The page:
The ongoing pursuit of knowledge to support evolving technologies and strategies for building in the 21st century is a passion of ours. Cultivate partners with clients, non-profits and municipalities to conduct research that leads to innovative planning solutions and policies.
Featured: The Santa Clara Valley Agricultural Plan
The Santa Clara Valley Agricultural Plan is a regional land use and economic development strategy to support the local food and farming economy and further climate change mitigation and resiliency by preventing conversion of farmland to development.
Santa Clara County has a rich agricultural history and was once recognized as the “Valley of Heart’s Delight” famous for its orchards and canneries. In the past 20 years alone, Santa Clara County has lost 45% of its farmland, and much of the 27,000 acres remaining are at continued risk of conversion as a result of intense land development pressure. Despite this, Southern Santa Clara County retains valuable agricultural lands and an important farming industry, with over 1,000 farms and total economic production value of $1.6 billion dollars.
Read / Download the Plan
To protect California’s irreplaceable croplands and rangelands, the State of California launched the Sustainable Agricultural Lands Conservation Program (SALCP) in 2015. The Santa Clara Valley Agircultural Plan is funded in part by SALCP which provides cap and trade funding to protect agricultural lands in order to reduce greenhouse gas emissions to meet California’s climate change goals. In partnership with the cities of San Jose, Morgan Hill, and Gilroy, the Authority and the County are mapping agricultural lands in Santa Clara Valley for conservation and identifying the regional greenhouse gas reduction potential.
Map and prioritize agricultural lands for conservation
Identify the regional greenhouse gas reduction potential of agricultural protection
Bring the County, municipalities, and the agricultural sector together to work in concert for agricultural preservation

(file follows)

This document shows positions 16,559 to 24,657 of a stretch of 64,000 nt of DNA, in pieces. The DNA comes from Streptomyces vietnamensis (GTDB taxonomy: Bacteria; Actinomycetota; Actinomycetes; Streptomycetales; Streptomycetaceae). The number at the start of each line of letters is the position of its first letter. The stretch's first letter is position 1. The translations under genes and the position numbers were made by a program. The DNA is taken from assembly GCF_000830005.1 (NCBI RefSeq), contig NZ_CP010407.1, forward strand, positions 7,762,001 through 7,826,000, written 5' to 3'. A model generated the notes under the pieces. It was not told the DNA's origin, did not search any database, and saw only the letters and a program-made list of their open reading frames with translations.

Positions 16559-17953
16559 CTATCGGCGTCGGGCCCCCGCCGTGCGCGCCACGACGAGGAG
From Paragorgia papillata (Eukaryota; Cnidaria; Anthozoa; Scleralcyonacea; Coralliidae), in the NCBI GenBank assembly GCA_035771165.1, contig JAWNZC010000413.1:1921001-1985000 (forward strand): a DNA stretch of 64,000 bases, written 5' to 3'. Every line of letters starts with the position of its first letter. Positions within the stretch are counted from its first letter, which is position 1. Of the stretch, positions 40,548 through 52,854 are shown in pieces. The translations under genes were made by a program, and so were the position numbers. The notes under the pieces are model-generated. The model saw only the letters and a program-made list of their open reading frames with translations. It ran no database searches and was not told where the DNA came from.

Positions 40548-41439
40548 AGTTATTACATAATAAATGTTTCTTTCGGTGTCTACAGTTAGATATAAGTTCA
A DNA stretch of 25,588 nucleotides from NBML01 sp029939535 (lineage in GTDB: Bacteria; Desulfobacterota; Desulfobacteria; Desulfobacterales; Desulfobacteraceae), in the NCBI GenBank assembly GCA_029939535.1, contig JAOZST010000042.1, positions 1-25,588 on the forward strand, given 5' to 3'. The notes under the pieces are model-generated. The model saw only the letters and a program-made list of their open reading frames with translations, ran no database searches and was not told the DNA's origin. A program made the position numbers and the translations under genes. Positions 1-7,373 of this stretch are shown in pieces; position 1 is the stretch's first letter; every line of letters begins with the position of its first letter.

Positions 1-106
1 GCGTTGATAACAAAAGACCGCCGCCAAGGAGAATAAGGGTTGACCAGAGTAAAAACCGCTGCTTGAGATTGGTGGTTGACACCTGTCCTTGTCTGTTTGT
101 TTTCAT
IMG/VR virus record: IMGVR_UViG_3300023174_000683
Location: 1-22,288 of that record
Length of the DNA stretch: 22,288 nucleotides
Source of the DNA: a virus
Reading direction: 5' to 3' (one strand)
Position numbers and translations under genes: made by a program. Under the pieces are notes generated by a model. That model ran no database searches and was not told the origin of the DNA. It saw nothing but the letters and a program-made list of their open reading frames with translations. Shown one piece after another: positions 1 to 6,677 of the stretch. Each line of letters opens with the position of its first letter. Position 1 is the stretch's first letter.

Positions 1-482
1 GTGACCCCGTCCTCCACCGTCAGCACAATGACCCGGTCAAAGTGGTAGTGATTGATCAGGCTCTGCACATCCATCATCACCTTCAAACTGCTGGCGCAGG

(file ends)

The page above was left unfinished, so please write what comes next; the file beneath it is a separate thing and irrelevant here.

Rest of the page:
Blueprint a Regional Agricultural Conservation Easement Program
Revise the County Zoning Ordinance for additional agricultural preservation
What inspires us...
Below is a library of resources and ideas found by us or shared with us by our friends and client network. It’s a collection of articles, radio stories, infographics and videos that relate to our work and broaden our thinking: our favorite content from the internet and beyond. Original commentary gives insight into our process and poses questions about the world inside and outside of the studio.
Understanding what makes Plants happy
Using incentives to push water into California's Aquifers
Thomas Rainer’s work is a revelation: It turns out that plants are social, and have a body language that explains what they need.
This pilot project in the Pajaro Valley where they are paying farmers for groundwater recharge inspires us. Just as households with solar panels get credit for selling power back to the grid, landowners can offset their water bills by pushing water underground. With winter rains filling California’s reservoirs, the rush to capture some of that bounty before it gets to the sea is ON. “You can’t buy any more land and put more infiltration basins in,” Helen Dahlke, a hydrologist at UC Davis says, “the agricultural landscape is really the natural place to do this.”
We continue to be stirred by Seth Godin’s blog which is based on the notion of “Make Something Happen.” His book, What to do when it’s your turn, is a book about helping people “do work that matters.” We particularly like his piece titled “Toward Civilization.” We should never forget to speak up, care a little more and "say, 'wait,' when they cross the line, when they pursue profit at the cost of community, when they throw out the rules in search of a brawl instead” because “…the race to the bottom and the urge to win at all costs aren't new, but they're not part of who we are and ought to be.”
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